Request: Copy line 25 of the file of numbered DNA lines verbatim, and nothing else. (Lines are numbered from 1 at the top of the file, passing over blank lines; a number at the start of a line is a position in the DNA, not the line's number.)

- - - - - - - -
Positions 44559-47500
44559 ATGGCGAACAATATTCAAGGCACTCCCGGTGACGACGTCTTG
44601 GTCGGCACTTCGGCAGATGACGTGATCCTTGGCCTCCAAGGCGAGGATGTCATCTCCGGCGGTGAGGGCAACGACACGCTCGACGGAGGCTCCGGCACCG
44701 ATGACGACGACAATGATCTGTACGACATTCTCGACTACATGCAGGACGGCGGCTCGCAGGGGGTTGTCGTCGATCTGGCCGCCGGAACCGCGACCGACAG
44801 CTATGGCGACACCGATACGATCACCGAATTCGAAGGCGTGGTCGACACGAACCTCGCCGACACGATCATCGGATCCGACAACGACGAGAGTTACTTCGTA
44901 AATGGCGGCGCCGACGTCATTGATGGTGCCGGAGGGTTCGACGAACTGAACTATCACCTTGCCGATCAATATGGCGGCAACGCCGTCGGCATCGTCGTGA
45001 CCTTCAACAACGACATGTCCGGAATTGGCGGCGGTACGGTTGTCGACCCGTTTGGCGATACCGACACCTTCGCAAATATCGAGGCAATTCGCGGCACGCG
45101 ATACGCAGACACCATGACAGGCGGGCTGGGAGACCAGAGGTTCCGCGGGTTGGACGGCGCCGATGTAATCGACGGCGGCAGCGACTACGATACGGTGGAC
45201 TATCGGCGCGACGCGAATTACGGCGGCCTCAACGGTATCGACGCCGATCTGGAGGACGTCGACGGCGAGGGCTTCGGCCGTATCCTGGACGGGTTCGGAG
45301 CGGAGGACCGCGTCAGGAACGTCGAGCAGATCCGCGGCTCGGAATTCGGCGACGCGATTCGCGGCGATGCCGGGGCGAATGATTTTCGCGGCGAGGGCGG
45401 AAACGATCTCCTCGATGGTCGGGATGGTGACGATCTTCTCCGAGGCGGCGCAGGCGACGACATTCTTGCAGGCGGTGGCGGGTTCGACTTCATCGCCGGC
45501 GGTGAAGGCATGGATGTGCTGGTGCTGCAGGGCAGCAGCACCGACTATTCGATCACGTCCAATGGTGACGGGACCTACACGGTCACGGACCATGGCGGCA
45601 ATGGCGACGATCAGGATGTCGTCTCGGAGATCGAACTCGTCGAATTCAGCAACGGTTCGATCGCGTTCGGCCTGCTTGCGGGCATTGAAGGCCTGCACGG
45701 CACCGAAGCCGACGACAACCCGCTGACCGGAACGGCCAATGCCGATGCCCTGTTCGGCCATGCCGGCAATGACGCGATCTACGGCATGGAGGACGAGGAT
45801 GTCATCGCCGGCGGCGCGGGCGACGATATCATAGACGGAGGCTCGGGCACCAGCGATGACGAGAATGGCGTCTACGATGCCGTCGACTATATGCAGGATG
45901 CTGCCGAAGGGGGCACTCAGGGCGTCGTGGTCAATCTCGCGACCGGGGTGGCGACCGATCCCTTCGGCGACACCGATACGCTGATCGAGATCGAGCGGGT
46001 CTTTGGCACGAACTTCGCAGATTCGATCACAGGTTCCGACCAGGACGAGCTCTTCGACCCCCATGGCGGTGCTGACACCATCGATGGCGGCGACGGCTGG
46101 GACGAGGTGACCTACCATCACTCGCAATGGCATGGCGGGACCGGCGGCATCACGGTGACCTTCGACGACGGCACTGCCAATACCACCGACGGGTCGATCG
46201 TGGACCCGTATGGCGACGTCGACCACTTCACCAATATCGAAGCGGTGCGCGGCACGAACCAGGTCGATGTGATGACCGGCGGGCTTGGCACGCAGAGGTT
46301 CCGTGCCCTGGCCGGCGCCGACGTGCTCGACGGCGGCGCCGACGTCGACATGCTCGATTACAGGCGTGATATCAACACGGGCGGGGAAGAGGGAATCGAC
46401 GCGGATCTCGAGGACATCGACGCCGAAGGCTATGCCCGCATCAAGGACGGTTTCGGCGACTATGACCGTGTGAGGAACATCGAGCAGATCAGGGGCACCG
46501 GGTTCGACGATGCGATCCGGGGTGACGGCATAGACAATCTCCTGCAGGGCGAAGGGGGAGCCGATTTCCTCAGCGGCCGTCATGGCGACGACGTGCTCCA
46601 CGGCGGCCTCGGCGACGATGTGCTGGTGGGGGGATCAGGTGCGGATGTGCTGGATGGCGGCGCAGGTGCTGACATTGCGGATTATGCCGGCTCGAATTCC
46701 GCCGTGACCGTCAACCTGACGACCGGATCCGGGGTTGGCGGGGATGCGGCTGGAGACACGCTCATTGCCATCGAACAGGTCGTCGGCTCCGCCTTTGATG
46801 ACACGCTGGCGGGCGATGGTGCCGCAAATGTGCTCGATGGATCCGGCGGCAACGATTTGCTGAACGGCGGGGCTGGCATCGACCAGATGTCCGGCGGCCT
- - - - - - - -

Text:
46801 ACACGCTGGCGGGCGATGGTGCCGCAAATGTGCTCGATGGATCCGGCGGCAACGATTTGCTGAACGGCGGGGCTGGCATCGACCAGATGTCCGGCGGCCT